Assumed Audience: Programmers interested in Yao or programming language design. Or Rustaceans and anyone interested in Vale.

Epistemic Status: Fairly confident, but not as confident as I’d like because I do not have much time to implement these ideas.


Last time, I laid out how Rust could have had more static analysis. This time, I will talk about how Rust could have had more power.

At the same time, I have been following the exploits of Evan Ovadia and his Vale programming language.

Think they are disconnected? Well, you’re right. Mostly.

But as a fellow programming language creator, I see things differently.

Vale wants to have more static analysis too, and Evan has done a great job.

So Rust is a great step. Vale is a great step. But people still want more.

To make it optimal, and to make Rust more powerful, we have to do something counterintuitive: move some things to runtime.


Instead of static traits, what if types could implement traits in multiple ways and choose the implementation at runtime?

Sounds stupid, but if a language has this, it has no need for the orphan rule. It also solves the Expression Problem!

Higher RAII

To understand Higher RAII, you need to understand the Typestate Pattern in Rust. Make sure to read that post.

tl;dr: You can use types to indicate state.

Unfortunately, when you are in the penultimate state, how do you ensure that the programmer reaches the end state? Sure, you can have a type to indicate intermediate states, but how do you create a type to indicate the end state?

The answer is: you don’t; you create a type that has to be destroyed in a specific way, and the destruction is how the program transitions to the end state.

Most literature calls these “linear types.”

Okay, there is some confusion about that term, but the key in this post is that they are meant to be types that have to be destroyed in a specific way.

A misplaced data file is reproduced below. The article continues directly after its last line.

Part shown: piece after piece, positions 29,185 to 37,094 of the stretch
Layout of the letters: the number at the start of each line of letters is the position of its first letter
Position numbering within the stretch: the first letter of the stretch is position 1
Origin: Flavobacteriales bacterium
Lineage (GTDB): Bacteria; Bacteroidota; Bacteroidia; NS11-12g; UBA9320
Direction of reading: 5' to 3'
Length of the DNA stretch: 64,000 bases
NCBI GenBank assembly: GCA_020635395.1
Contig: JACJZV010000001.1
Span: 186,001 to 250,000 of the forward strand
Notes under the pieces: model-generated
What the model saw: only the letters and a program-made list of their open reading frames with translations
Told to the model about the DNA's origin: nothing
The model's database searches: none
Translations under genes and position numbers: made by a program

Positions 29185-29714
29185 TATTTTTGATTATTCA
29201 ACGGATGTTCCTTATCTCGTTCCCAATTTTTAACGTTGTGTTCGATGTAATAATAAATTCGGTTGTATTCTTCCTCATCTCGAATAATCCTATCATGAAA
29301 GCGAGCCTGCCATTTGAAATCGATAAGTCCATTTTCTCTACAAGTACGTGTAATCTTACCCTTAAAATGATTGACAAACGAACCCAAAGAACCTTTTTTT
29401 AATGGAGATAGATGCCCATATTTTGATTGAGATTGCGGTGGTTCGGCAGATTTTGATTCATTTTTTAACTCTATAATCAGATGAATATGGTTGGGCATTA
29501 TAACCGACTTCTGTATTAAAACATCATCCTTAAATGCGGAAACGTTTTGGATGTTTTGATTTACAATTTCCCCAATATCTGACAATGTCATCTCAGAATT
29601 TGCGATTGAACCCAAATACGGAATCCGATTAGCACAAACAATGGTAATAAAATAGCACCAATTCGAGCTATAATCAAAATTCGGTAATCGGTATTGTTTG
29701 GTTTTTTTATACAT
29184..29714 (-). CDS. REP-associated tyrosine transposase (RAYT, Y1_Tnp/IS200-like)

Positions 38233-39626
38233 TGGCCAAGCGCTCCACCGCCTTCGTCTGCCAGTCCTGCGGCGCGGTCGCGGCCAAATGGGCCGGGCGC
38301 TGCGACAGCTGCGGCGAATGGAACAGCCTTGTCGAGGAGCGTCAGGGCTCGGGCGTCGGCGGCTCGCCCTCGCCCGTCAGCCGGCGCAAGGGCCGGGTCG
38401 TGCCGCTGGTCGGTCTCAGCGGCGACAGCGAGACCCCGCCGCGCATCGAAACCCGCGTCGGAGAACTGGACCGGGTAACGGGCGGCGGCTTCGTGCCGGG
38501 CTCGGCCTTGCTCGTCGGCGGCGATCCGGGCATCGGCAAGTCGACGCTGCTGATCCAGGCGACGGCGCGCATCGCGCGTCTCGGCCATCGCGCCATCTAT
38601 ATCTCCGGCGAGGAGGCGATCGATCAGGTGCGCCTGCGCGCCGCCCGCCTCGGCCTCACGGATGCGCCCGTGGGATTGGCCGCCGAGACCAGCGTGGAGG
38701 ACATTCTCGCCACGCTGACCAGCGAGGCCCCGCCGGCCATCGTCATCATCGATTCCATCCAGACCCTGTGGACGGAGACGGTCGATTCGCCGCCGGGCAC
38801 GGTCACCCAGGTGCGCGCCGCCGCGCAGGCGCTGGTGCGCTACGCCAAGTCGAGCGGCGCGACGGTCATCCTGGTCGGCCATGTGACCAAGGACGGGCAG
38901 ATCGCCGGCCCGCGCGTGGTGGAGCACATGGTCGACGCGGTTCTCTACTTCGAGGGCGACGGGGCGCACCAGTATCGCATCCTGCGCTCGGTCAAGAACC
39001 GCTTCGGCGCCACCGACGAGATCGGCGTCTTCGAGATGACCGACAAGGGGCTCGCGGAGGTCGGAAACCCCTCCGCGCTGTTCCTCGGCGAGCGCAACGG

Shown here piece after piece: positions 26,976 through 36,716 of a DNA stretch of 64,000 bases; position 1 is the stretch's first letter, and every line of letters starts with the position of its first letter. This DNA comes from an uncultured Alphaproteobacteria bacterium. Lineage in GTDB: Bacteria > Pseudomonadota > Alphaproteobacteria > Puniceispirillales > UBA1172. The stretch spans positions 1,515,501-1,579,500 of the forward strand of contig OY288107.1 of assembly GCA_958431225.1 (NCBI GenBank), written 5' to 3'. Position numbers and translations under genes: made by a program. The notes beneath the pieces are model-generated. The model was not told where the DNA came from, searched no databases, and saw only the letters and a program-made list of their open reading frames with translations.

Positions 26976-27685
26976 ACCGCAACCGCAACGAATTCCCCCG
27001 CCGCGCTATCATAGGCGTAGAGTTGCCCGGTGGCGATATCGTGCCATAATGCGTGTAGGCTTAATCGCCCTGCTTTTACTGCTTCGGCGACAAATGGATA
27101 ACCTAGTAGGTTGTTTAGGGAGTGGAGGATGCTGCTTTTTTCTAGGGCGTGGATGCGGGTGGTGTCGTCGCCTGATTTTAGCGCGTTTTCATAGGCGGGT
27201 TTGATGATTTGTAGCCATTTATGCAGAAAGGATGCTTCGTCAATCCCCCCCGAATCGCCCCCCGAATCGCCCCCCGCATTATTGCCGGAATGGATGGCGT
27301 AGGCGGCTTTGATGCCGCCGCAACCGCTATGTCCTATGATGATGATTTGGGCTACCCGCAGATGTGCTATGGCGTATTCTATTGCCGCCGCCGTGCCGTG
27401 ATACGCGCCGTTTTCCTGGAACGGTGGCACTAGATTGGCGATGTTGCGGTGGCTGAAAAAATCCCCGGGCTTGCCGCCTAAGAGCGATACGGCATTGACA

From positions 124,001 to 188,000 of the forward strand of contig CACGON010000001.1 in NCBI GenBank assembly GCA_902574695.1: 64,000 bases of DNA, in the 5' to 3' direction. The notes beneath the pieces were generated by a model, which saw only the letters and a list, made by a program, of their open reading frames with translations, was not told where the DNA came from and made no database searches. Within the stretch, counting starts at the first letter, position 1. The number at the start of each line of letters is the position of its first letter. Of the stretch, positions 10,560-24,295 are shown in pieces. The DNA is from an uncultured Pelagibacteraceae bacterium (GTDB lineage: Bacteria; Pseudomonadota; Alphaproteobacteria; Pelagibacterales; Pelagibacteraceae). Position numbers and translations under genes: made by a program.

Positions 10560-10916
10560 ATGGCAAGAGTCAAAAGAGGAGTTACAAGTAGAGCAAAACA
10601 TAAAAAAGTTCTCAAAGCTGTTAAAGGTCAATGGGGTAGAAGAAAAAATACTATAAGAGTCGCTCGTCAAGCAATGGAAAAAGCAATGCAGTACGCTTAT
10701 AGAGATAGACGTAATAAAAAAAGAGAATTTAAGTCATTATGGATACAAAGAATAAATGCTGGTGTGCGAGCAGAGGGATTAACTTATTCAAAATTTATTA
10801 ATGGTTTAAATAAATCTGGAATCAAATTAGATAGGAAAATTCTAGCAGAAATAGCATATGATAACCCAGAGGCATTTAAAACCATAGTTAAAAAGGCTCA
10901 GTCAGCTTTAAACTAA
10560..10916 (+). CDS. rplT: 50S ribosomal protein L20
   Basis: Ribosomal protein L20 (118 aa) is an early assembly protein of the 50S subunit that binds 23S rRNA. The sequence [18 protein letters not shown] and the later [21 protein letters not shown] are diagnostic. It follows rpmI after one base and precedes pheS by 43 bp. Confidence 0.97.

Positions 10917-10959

Anyway, “Higher RAII” is Evan’s term for these “linear types,” though he has since adopted the “linear” moniker.

But Rust has some trouble with linear types, and so does Evan with Vale; specifically exceptions are questionable.

My language, Yao, does not have exceptions.

But it does have safe thread cancellation, so how do we handle that? I mean, linear types need to be destroyed, and if there is an existing linear type on the stack when a cancellation happens, how do you destroy it?

The answer: context stacks!

Context stacks are a construct that first appeared in Jai by Jonathan Blow. Essentially, you can create any context stack you want, and then you push values onto that stack in functions or scopes; those values are popped off when the function or scope exits.

Thus, you can use the value on the top of the stack in callees of the function that pushed the item.

For every linear type that you might use, you push a default destructor, something that would do something sane in case of cancellation.

To use Evan’s examples, a default destructor would:

  • Rollback a database transaction.
  • Cancel a future.
  • Remove a cached item from a map.

You get the idea.

And then, if there is no destructor for a specific linear type when a cancellation happens, the program crashes. Crashing is fine; after all, that’s what memory-safe programs do when they are about to violate that safety.

This could even work in the presence of exceptions!

Thus, finally, you get full linear types, even with thread cancellation and exceptions. You even get the power to choose the default at runtime, which means you can choose the ideal default in any situation.


As I said, it’s counterintuitive, but because of Turing-completeness, you cannot avoid moving some things to runtime.

Yes, you may even need to move things that guarantee static properties to runtime! This is what bounds checks are.

But that’s the key: you decide what static properties you want to guarantee, and then you do what you have to, at comptime or runtime, to maintain those guarantees.

And sometimes, moving things to runtime gives more power.

The main job of a programming language designer is to properly separate comptime and runtime, and then put the correct things in each.